European credit concerns and sluggish global economic activity are weighing on the market. Stocks retreated in May and last week’s rally was nothing more than a technical bounce above major support (200-day moving average). Asset Managers will not aggressively bid for stocks during times of uncertainty and they will wait for the Greek elections.
This small country is a “thorn in everyone’s side”. They are in dire straits and they could be the first EU casualty. Pro-bailout candidates have a 2% lead over leftists with two weeks left until the elections (June 17). Once we are inside the two-week window, there won’t be any more polls to guide investors.
There is a 50-50 chance that anti-bailout candidates will win. If that happens, they will reject austerity agreements with the ECB/IMF/EU and Greece will immediately default. European officials have been talking about an EU without Greece for the first time ever. A default would send a massive shockwave through global markets.
If Greece elects a pro-bailout candidate, the market will stage a small relief rally. Unfortunately, the problems will faster and the move will be brief. Investors already have their eyes on the next “weak link”.
Spain’s yields have spiked to a new high and many analysts believe that interest rates have reached “the point of no return”. Their banks are grossly undercapitalized and the fourth-largest (Bankia) was nationalized. Spain tried to find a “back door” solution but it was rejected by the ECB this week. The government wanted to issue government debt in exchange for equity in the banks. The banks would then pledge those securities with the ECB in exchange for much-needed capital. They don’t have many alternatives and they will need a bailout.
Here’s the real problem. The EU is very fragmented and every summer the Eurocrats take off for vacation. Credit conditions deteriorate and “no one is minding the shop”. Fear runs high and the stock market pulls back. That pattern will repeat itself this summer.
When credit conditions deteriorated in November, Eurocrats promised to draft fiscal policy changes and to have them added to the EU treaty by March. The ECB launched LTRO1/LTRO2 and credit concerns eased. The pressure was off, and Eurocrats lost their sense of urgency.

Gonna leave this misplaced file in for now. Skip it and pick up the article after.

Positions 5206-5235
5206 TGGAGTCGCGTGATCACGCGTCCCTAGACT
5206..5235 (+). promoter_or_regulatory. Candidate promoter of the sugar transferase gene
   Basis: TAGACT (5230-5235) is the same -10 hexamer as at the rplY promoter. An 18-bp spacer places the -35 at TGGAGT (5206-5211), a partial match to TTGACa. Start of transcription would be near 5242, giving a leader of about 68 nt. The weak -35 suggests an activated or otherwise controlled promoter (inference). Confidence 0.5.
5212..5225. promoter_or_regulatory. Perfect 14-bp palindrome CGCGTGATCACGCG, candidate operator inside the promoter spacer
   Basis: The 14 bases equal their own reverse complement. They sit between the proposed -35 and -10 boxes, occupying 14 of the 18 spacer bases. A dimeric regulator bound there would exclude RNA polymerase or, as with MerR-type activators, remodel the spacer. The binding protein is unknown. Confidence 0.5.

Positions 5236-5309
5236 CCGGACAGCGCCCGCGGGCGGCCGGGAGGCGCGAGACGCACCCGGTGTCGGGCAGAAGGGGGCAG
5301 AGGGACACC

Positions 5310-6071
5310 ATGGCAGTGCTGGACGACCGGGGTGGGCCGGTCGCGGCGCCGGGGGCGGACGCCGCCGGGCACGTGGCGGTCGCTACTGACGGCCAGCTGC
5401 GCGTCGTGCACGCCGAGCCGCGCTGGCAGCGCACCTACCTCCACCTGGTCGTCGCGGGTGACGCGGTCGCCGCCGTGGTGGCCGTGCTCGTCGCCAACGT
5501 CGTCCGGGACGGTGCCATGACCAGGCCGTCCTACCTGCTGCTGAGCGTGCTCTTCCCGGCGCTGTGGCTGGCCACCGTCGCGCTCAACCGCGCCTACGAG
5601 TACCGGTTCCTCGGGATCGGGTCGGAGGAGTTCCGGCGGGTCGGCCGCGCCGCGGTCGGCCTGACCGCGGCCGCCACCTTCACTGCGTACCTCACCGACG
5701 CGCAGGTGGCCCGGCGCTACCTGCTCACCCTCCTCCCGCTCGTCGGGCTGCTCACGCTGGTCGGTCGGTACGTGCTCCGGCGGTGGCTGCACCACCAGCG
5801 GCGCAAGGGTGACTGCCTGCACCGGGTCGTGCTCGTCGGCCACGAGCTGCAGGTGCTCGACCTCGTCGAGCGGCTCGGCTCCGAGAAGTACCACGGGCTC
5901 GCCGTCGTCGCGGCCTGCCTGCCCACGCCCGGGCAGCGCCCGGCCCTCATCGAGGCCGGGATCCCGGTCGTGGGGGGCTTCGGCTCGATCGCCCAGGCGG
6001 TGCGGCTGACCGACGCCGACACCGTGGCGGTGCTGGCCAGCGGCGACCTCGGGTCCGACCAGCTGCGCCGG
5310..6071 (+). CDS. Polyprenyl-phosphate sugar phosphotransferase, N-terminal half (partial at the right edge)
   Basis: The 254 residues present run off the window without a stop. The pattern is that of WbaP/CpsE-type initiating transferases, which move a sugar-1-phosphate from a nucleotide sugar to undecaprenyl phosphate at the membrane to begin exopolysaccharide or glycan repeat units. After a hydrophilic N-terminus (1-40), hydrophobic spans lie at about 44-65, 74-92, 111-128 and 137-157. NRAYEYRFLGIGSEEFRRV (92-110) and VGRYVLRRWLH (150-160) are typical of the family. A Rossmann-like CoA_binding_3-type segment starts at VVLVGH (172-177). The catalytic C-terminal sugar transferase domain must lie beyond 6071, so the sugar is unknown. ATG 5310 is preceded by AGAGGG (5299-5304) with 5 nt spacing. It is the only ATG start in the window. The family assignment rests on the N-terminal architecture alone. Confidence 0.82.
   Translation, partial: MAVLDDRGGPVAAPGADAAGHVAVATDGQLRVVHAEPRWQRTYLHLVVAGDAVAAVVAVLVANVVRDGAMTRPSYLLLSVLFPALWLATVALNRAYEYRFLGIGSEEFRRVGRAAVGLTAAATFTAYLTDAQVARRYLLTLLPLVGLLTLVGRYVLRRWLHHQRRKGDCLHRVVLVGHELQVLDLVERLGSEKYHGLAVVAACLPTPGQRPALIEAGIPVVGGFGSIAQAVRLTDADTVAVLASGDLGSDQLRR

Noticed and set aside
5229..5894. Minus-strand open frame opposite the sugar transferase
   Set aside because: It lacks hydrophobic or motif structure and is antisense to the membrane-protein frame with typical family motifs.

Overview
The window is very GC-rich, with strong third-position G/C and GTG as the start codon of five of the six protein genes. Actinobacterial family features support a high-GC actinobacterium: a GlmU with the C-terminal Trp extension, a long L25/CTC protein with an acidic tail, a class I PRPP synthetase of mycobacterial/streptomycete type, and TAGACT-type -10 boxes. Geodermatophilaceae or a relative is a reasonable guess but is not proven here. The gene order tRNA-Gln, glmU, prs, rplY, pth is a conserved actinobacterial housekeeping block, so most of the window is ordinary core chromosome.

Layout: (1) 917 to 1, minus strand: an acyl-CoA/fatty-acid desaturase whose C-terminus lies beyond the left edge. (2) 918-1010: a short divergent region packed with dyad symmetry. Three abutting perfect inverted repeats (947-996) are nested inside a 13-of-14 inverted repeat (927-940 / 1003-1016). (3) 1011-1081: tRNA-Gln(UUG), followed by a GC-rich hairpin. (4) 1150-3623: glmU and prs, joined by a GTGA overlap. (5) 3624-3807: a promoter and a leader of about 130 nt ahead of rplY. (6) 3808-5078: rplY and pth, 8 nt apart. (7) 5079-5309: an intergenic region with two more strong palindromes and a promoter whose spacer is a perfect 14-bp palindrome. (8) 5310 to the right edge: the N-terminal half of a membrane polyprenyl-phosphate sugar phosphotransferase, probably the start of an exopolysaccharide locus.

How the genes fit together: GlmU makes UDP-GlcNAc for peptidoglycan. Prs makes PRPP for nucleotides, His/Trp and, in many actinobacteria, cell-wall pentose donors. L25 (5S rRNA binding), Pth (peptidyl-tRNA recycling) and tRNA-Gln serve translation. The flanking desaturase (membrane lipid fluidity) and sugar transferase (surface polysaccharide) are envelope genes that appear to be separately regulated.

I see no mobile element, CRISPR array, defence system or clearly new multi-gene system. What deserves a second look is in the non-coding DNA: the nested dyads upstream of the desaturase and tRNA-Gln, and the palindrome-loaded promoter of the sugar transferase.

Three months after their deadline, they have not even mentioned fiscal policy amendments. There is no long-term plan and last night Draghi (ECB Chairman) said that the ECB can’t fill the void. “Can the ECB fill the vacuum of the lack of action by national governments on the structural problem? The answer is no.”
Tomorrow, the official PMI’s will be released. Europe’s economic activity is deteriorating and Germany (the stronghold) reported weaker than expected conditions last week. China’s growth came in below estimates (flash reading last week) and power consumption and bank lending is down in May. Dismal results are priced in, but the official PMI’s will be a reminder of sluggish activity.
ADP employment was just released and it private sector jobs grew 123,000 in May. That was lower than the 160,000 that was projected and job growth is stalling. ADP processes payrolls for small and medium-size businesses and I trust their number. It is “pure” relative to the Unemployment Report which is filled with adjustments. The consensus estimate for tomorrow’s number is 150,000.
Initial jobless claims rose 10,000 to 383,000 and I believe tomorrow’s jobs report will come in “light”. Q1 GDP was revised down to 1.9% from 2.2% and that is also bearish.
In the last two weeks we’ve had negative guidance from Cisco, Dell and Network Appliance. Corporations (like Asset Managers) will hold off on new projects until they have clarity. Facebook’s IPO debacle has also cast a dark cloud over equities and there is not a compelling reason to buy stocks.
European credit concerns, deteriorating economic activity and cautious corporate guidance will keep Asset Managers on the sidelines. The market has broken major support levels and the momentum points lower. After a small short covering bounce, stocks are ready to test the 200-day moving average.
I believe we will see a pullback in the next week. Asset Managers will gauge the selling pressure and they might nibble at the 200-day moving average. If that level is breached with ease, they will pull their bids and we will hit an “air pocket”. This might take a few weeks to play out.
As you know from my comments, I bought some puts last week and I added to the position Tuesday. I now have 50% of my normal position on and I will not be adding unless I see late day selling into the close. Today’s ADP report should weigh on the market and I believe stocks will pull back.